By Garren Shipley -- firstname.lastname@example.org
The race for the Executive Mansion is closer, but Republican Bob McDonnell still holds a solid lead over Democrat Creigh Deeds.
That's the bottom line of a new survey released by North Carolina-based Public Policy Polling on Tuesday.
McDonnell, a former Virginia attorney general, leads the sitting state senator 49 percent to 42 percent. The 7-point lead is down from an early August survey that showed the GOP candidate leading by 14 points.
"Creigh Deeds has cut his deficit in half over the last month so things are definitely going in the right direction for him," said Dean Debnam, the polling firm's president.
"The key to this race continues to be the significant imbalance among independent voters," he said.
Self-identified Republicans and Democrats for the most part fall in line behind their party's nominees -- Deeds collects 85 percent of Democrats, while McDonnell garners 89 percent of Republicans.
But independents said they back McDonnell by a near 2-to-1 margin, 60 percent to 29 percent.
"That's been a trend in our polls, as the Republican held leads of 19 and 21 points with those voters in our July and August surveys," Debnam said.
If Deeds hopes to pull out a win in November, that gap has to shrink markedly.
"There aren't a lot of winning candidates in the history of politics who lost by 31 points with that group," he said.
That number could be reflective of a growing disenchantment with the Obama administration in the commonwealth.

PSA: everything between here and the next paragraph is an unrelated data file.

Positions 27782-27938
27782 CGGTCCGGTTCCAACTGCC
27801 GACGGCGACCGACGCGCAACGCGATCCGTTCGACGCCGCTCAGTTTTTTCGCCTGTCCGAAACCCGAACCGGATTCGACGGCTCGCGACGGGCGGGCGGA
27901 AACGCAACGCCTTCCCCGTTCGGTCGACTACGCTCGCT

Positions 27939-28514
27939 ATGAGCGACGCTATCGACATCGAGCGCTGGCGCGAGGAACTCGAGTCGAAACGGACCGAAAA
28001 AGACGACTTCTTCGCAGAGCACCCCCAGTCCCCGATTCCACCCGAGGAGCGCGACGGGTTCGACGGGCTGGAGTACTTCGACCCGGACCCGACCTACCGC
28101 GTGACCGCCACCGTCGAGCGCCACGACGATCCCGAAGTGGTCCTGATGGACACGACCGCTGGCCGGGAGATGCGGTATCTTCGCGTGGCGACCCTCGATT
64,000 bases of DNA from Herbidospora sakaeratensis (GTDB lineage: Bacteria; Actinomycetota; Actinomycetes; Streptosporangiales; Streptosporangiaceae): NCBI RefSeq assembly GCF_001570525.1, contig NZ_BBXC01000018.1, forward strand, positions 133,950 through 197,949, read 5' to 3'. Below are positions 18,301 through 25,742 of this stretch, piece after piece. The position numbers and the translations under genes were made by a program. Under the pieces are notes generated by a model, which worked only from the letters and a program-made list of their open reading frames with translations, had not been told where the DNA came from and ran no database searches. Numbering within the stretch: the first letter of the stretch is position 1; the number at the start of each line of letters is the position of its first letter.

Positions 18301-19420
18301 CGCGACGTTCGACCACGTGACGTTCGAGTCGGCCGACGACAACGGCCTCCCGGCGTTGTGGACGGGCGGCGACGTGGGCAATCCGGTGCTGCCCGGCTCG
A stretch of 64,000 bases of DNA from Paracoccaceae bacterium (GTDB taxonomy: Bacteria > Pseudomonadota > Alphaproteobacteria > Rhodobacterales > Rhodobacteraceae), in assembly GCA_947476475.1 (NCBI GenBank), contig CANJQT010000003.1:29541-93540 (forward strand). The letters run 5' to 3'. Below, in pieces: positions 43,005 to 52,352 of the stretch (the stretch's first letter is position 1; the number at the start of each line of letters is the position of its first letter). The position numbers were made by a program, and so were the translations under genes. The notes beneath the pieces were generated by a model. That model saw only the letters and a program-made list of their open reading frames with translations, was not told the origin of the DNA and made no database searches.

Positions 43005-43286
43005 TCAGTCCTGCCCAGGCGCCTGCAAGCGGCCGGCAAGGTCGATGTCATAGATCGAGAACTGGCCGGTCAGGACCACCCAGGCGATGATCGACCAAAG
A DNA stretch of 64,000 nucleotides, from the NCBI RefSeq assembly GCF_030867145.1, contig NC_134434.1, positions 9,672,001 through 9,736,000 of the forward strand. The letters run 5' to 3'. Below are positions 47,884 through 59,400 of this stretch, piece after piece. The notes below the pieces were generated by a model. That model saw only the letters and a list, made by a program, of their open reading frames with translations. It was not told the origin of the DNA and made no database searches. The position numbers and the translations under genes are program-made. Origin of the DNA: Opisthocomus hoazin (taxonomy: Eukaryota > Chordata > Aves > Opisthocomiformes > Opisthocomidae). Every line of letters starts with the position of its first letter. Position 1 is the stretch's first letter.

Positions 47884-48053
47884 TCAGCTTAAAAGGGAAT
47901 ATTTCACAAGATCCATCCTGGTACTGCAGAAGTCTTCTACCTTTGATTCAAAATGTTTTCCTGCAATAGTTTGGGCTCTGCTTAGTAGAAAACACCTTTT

A separate poll of 600 adults released Monday by SurveyUSA found that only 42 percent of Virginians approve of how President Obama is doing his job, while 54 percent disapprove.
One question that remains unanswered is how this week's revelation of McDonnell's controversial 1989 master's thesis from Regent University will affect the race. No complete public polling has been done since the story broke over the weekend.
Democrats have blasted the thesis -- a policy analysis of how Republicans could support the traditional family going into the 1990s -- as proof that McDonnell would work to limit access to contraception and discriminate against homosexuals, among other things.
McDonnell spent more than an hour on the phone with reporters Monday afternoon repudiating those views, saying 20 years of experience had moderated his opinions.
He stated flatly that he would not move to limit access to contraception, would enforce existing abortion laws on the books and that discrimination had no place in government.
Deeds' campaign did its best to keep the story rolling Tuesday, hosting a conference call with four former Republican legislators who all said they thought the document was a fair appraisal of the McDonnell's world view.
Former state Sen. H. Russell Potts, Jr., R-Winchester, said that while his views moderated significantly during his time in the legislature, McDonnell's didn't.
"In my own life I've had an evolution to move more to the center where you govern. The influences on me were the legislators that I served with," he said.
But "Bob has never been about governing from the middle. I like him personally, but he would be, without a doubt, a governor that strongly endorses an agenda of God, guns, gays and abortion."
The poll of 596 likely Virginia voters has a margin of error of plus or minus 4 percent.